dApp planning: crypto building blocks

David Meister
Published in
6 min readAug 18, 2018

Planning a distributed app (dApp) is exciting, but can be daunting 😬

This is the first of a few posts that explain the Holochain infrastructure. We’re assuming that you have a vision or project in mind already for context. You don’t need to be super technical, but do bring an open mind 😁

Let’s get you from “Can we do this?” to “We can do this!”

Cryptography Basics

Advanced cryptography is crazy advanced.

The basics are quite approachable though. This is lucky because you need the basics to plan a dApp.

Most cryptographic concepts are very old. Much older than any computer system. Many are as old as society.

Cryptography uses math to answer 3 questions:

  • Do I have the right data?
  • Who created this data?
  • Who can access this data?

In a centralised system we trust the service provider to answer these questions for us. When Twitter shows president Trump tweeting something, we accept that he wrote that tweet and that everyone sees the same thing.

In a distributed system there is no service provider, so we have to rely more on cryptography. No real system is pure trust (Twitter uses encryption) or pure math (there is a person somewhere).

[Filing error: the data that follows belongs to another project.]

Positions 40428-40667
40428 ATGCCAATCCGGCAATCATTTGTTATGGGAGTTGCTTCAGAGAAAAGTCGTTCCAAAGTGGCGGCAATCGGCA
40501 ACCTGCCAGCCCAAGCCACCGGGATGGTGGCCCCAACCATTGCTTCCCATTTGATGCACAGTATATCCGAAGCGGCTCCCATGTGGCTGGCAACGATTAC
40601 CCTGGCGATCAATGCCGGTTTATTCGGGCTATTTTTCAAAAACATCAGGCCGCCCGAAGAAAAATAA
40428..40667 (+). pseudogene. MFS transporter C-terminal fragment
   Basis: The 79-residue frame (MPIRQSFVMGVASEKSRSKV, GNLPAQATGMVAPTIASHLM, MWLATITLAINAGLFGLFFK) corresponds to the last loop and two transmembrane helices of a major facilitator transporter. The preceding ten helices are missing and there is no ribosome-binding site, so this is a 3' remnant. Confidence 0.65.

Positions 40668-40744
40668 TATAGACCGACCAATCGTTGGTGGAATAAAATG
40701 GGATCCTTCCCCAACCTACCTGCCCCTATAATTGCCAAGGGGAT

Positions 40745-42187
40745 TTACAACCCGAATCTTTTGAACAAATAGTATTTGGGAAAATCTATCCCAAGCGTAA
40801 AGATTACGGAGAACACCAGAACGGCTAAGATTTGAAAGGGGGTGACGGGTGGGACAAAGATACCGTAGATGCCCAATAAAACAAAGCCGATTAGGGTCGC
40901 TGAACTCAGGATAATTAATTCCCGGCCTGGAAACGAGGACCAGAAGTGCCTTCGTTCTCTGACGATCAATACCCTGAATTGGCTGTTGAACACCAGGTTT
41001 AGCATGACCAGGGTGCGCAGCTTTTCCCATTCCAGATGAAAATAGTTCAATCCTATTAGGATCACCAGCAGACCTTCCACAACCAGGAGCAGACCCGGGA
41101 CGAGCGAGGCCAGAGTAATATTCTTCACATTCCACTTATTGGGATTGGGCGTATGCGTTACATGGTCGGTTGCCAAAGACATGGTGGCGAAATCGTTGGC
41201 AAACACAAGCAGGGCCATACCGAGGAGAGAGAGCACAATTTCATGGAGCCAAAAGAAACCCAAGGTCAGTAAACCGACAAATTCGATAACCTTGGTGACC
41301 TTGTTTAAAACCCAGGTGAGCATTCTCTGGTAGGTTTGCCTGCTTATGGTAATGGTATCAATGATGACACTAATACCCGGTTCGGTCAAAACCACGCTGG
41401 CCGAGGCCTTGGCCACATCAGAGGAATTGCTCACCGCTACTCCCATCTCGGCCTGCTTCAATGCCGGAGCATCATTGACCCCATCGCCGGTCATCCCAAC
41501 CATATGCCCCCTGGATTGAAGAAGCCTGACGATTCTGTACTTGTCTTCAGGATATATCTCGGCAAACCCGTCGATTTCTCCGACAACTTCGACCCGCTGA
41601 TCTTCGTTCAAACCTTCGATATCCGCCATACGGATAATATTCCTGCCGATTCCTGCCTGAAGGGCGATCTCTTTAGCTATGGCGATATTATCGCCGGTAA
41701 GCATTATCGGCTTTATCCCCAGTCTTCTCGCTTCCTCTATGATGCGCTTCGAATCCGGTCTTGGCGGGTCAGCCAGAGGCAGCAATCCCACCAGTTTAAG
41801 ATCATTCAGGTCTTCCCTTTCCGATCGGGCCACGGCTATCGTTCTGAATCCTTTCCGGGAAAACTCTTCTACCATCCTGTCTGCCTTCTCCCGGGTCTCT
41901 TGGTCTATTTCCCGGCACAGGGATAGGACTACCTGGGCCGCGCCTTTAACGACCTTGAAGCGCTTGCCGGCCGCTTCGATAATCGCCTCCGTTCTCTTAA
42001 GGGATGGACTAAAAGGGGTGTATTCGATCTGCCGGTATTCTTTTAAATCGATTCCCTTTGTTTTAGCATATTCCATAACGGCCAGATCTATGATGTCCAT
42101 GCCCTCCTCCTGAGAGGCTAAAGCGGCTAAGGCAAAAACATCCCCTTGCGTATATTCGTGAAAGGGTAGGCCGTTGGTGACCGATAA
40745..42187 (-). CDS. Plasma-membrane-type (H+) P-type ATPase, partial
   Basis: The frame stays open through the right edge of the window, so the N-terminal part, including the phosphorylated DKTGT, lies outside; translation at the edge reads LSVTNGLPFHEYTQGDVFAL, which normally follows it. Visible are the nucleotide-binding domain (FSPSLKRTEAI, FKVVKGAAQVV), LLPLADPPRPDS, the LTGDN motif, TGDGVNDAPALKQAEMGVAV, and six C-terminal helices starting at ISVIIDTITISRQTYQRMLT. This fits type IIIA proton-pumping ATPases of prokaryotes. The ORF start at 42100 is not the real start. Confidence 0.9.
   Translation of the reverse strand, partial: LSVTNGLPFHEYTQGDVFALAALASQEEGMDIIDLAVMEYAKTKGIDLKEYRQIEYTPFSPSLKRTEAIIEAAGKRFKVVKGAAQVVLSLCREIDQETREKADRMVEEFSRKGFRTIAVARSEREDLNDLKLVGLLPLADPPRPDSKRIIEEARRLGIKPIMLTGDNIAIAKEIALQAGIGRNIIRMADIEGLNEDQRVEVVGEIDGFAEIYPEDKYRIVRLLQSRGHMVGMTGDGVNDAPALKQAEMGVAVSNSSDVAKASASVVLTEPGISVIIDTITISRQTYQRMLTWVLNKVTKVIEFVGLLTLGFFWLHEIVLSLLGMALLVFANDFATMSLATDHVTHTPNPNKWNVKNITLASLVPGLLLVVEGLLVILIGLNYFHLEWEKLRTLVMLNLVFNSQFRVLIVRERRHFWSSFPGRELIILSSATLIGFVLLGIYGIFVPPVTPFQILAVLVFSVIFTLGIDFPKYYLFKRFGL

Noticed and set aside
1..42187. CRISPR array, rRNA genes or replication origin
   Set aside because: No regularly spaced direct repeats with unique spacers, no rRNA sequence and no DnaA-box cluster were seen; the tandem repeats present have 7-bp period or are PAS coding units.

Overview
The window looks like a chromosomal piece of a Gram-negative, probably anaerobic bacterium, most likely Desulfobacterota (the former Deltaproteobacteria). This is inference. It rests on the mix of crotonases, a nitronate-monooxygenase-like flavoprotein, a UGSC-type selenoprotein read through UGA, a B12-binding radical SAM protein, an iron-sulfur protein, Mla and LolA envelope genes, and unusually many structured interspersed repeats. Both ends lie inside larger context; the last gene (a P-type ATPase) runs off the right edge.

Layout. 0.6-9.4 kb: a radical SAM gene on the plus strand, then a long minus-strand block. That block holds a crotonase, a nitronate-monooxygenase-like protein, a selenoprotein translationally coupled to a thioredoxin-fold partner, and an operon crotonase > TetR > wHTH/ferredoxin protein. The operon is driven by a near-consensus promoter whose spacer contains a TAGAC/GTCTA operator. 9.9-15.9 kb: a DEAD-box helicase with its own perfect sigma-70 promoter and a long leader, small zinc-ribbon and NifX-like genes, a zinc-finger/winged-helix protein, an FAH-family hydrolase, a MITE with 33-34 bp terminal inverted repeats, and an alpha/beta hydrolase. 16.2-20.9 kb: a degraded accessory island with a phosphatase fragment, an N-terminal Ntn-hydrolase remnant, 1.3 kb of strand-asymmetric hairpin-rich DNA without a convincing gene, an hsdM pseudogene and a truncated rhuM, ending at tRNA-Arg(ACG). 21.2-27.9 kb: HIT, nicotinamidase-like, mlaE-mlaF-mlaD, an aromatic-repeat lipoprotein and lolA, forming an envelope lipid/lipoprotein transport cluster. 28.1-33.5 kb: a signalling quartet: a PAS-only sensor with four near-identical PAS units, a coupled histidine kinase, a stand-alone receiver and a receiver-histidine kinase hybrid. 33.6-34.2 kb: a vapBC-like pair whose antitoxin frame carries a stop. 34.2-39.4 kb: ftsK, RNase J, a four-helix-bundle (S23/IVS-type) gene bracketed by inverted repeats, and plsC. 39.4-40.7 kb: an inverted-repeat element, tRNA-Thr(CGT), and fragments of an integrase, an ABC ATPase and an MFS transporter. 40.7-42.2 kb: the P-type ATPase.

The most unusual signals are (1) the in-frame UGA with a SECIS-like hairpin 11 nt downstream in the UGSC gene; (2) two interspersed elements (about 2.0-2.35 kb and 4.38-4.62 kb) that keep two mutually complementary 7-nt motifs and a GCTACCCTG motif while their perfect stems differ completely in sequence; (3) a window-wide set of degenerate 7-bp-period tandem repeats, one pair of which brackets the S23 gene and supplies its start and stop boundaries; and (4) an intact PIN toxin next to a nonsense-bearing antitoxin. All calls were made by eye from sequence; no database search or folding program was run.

Getting the Right Data (hash)

We keep records so that we have a reliably copy of information to use later. It’s easy to forget or for people to lie about the past. It’s important that our recordings remain believable over time.9

One ancient technique is to tear a document into two or more pieces. The tear forms a natural tamper-proof barrier across any information it crosses. If anyone rewrites the torn information then the halves won’t match.

Split tally sticks provide simple and effective data security.

Merchants used split tally sticks to track debts. Notches representing the debt are torn down the centre. Neither the lender nor borrower can change a torn debt later. Anyone can verify the debt (or manipulation) by bringing the two halves back together.

We can’t tear digital data, but we can achieve something similar with a hash. A hash takes any data and turns it into a consistent format that looks random. If any part of the data changes, it has a completely different hash.

Here are two hashes that 90’s hackers might be familiar with 😉

password => 5f4dcc3b5aa765d61d8327deb882cf99

passw0rd => bed128365216c019988915ed3add75fb

Hashes have some useful features:

  • one way: it is impossible to get the original data from a hash